'And so, monsieur,' continued Dejoie, 'she's now of an age to marry, and a capital suitor has just come forward, the eon of a pasteboard maker, our neighbour. But he wants to set up in business himself, and asks for six thousand francs. It isn't much; he might expect a girl who would bring him more. I must tell you that I lost my wife four years ago and that she left us her savings, her little profits as a cook, you see. Well, I have four thousand francs, but that's not six thousand, and the young man is in a hurry. Nathalie too——'

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The girl, who stood listening, smiling, with a clear, cold decided look, here expressed assent with her chin. 'Of course,' said she, 'I want to end the matter, one way or another.'

Saccard again interposed. He had already gauged the man—his intellect might be limited, but he was upright, had a kindly heart, and was accustomed to military discipline. Moreover, it sufficed that he had presented himself with Madame Caroline's recommendation.

'Very well, my friend,' said the financier, 'I am about to purchase a newspaper, and I will engage you as office attendant. Let me have your address, and now good-day.'

Dejoie did not take his departure, however, but with fresh embarrassment resumed: 'It's very kind of you, monsieur. I'll accept the situation gratefully, for sure enough I shall have to work when I have arranged Nathalie's matter. But I came[Pg 133] for something else. Yes, I have heard through Madame Caroline and other people too, that you are about to start a big enterprise, monsieur, and will be able to place your friends and acquaintances in a position to make as much money as you may choose them to make. So if you would be kind enough, monsieur, to interest yourselves in us, if you would consent to let us have some of your shares——'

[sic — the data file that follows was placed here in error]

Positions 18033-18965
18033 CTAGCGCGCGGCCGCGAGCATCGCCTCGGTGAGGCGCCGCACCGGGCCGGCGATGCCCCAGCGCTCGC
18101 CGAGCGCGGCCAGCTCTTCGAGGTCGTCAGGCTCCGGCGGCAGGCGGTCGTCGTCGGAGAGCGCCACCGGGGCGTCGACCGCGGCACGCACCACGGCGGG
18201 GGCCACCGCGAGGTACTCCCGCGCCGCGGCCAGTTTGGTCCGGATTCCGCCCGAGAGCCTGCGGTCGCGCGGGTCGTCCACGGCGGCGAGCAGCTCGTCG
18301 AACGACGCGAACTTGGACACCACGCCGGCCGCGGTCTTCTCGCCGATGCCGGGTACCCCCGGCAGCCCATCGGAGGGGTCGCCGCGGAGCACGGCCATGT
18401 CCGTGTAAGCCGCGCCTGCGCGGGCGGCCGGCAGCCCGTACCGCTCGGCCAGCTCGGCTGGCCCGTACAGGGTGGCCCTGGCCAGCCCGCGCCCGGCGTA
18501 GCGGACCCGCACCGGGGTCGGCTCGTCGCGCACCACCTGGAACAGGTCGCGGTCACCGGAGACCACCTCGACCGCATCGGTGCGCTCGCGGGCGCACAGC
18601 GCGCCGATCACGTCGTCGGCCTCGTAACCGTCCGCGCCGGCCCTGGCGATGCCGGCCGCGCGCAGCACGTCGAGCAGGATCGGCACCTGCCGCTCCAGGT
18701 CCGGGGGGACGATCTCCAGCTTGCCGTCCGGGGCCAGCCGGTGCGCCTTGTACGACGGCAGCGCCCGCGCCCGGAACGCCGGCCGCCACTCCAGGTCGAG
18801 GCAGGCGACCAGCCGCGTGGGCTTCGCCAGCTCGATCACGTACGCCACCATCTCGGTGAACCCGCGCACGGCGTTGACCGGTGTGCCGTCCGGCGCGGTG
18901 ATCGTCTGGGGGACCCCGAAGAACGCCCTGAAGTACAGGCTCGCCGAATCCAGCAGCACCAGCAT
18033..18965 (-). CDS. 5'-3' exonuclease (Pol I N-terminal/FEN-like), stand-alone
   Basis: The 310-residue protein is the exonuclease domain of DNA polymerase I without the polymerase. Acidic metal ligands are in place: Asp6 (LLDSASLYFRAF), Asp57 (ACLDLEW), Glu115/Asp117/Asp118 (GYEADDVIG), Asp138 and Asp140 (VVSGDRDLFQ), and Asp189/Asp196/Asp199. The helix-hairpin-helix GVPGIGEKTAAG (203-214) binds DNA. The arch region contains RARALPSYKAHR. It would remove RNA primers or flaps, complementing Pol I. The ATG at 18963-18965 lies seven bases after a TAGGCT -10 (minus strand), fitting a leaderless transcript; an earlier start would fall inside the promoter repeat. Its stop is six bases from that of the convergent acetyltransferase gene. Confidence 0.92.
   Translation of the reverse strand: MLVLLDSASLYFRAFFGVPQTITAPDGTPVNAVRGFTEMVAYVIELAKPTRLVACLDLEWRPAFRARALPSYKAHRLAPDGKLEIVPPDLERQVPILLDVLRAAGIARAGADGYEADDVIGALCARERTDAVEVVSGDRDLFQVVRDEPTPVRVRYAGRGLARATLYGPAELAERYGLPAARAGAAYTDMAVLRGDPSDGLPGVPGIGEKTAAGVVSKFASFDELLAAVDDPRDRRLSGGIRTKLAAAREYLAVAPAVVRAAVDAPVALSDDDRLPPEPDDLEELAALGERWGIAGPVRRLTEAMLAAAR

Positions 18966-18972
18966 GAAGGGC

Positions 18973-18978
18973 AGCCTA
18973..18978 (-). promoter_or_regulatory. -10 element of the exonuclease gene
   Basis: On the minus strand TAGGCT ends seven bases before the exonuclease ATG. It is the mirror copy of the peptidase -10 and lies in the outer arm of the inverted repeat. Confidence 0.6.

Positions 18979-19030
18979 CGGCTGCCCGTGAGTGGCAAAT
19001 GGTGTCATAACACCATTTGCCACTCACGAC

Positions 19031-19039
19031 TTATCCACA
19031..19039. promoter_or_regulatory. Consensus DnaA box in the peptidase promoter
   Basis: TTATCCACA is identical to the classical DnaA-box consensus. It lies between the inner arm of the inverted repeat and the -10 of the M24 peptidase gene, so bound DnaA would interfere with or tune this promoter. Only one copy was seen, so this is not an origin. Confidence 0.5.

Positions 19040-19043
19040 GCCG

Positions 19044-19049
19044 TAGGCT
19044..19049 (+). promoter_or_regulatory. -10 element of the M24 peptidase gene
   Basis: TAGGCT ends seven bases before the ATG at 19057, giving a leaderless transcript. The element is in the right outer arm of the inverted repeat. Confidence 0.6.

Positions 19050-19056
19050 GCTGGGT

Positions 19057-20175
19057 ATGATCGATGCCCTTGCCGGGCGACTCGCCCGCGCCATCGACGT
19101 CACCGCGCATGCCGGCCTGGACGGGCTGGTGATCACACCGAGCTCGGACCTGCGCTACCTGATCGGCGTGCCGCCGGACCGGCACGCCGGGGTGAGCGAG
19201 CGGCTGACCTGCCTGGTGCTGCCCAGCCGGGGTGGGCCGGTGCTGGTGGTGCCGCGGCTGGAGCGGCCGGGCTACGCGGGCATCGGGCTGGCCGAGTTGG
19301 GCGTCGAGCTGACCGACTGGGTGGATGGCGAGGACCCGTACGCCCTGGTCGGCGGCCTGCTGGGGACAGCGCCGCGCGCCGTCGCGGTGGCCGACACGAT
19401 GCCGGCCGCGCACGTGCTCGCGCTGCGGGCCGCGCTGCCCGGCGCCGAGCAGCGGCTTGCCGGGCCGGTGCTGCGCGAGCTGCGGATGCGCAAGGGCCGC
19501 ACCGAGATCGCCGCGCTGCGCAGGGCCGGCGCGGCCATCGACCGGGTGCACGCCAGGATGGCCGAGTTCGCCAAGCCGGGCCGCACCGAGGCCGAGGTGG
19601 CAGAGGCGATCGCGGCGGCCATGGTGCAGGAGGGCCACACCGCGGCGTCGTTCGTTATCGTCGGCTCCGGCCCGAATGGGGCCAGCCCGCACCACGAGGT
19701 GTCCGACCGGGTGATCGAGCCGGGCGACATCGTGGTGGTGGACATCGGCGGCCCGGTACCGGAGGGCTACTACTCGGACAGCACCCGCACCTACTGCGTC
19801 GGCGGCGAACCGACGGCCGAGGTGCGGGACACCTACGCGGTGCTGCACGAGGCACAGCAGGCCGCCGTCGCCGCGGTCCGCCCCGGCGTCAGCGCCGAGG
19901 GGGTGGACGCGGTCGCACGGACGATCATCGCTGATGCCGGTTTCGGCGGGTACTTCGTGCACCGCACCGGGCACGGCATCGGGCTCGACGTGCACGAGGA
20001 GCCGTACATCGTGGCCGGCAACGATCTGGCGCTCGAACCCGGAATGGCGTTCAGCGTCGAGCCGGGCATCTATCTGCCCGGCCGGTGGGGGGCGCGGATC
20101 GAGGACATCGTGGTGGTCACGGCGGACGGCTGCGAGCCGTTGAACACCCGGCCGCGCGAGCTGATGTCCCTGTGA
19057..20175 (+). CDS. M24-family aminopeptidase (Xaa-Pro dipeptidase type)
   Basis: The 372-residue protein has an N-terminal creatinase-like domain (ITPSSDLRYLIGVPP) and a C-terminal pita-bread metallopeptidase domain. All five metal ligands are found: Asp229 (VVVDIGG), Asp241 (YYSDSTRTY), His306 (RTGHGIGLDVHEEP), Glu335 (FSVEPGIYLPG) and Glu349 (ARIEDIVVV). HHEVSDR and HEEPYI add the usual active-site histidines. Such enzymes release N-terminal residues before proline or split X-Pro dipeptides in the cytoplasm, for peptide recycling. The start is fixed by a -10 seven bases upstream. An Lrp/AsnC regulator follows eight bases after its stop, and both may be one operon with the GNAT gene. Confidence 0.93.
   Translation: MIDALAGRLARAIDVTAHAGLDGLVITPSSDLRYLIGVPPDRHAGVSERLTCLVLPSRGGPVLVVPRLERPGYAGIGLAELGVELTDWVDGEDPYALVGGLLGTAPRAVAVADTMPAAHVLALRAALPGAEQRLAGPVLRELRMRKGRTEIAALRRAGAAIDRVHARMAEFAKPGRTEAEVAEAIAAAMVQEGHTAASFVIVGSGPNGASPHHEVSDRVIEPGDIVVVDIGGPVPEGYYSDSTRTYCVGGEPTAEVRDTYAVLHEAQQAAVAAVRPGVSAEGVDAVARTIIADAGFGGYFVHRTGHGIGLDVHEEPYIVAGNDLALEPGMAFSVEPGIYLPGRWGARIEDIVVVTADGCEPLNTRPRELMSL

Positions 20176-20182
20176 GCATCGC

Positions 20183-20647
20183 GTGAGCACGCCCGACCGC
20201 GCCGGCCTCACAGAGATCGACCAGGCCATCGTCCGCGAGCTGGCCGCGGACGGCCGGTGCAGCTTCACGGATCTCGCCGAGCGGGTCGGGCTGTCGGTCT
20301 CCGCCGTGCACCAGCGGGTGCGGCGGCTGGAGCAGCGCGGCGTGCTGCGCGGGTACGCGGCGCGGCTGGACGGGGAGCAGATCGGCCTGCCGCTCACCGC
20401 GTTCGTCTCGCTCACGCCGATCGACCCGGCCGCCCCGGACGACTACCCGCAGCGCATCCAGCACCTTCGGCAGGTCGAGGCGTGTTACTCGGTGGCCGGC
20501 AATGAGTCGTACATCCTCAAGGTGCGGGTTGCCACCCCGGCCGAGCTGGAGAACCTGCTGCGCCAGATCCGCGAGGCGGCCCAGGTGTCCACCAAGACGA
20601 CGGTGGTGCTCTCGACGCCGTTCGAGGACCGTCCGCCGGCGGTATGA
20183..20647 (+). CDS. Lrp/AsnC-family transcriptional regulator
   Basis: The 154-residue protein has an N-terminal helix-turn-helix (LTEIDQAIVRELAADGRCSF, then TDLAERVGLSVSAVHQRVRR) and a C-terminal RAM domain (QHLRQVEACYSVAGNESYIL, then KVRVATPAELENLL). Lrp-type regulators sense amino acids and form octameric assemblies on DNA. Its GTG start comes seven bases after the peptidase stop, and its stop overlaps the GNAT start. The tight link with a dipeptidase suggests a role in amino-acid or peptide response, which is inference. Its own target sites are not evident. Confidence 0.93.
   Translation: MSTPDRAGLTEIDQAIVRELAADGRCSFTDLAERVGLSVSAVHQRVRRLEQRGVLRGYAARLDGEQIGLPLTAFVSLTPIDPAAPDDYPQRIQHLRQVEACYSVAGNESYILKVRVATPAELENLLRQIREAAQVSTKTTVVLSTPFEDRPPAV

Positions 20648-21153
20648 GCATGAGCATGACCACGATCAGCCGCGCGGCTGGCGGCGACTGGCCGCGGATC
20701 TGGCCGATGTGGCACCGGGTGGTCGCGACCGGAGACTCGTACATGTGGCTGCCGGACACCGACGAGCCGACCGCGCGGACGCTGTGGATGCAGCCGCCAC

A second time was Saccard moved, more moved even than he had been on the first occasion when the Countess likewise had intrusted her daughter's dowry to him. Did not this simple man, this microscopical capitalist, with savings scraped up copper by copper, personify the believing, truthful multitude, the great multitude that means abundant, substantial custom, the fanatical army that endows a financial establishment with invincible power? If this worthy fellow hurried to him in this fashion, before a single announcement had been made, a single advertisement issued, what would it be when the offices opened? He smiled with emotion upon this first little shareholder, in whose coming he beheld an omen of immense success.

'Agreed, my friend, you shall have some shares,' said he.

Dejoie's face became radiant, as though some great unhoped-for favour had been promised him. 'You are very kind, monsieur. And with my four thousand francs I shall be able, shan't I? to gain two thousand more, in six months' time or so, and then we can make up the amount we want. And since you consent, monsieur, I would rather settle the matter at once. I've brought the money.'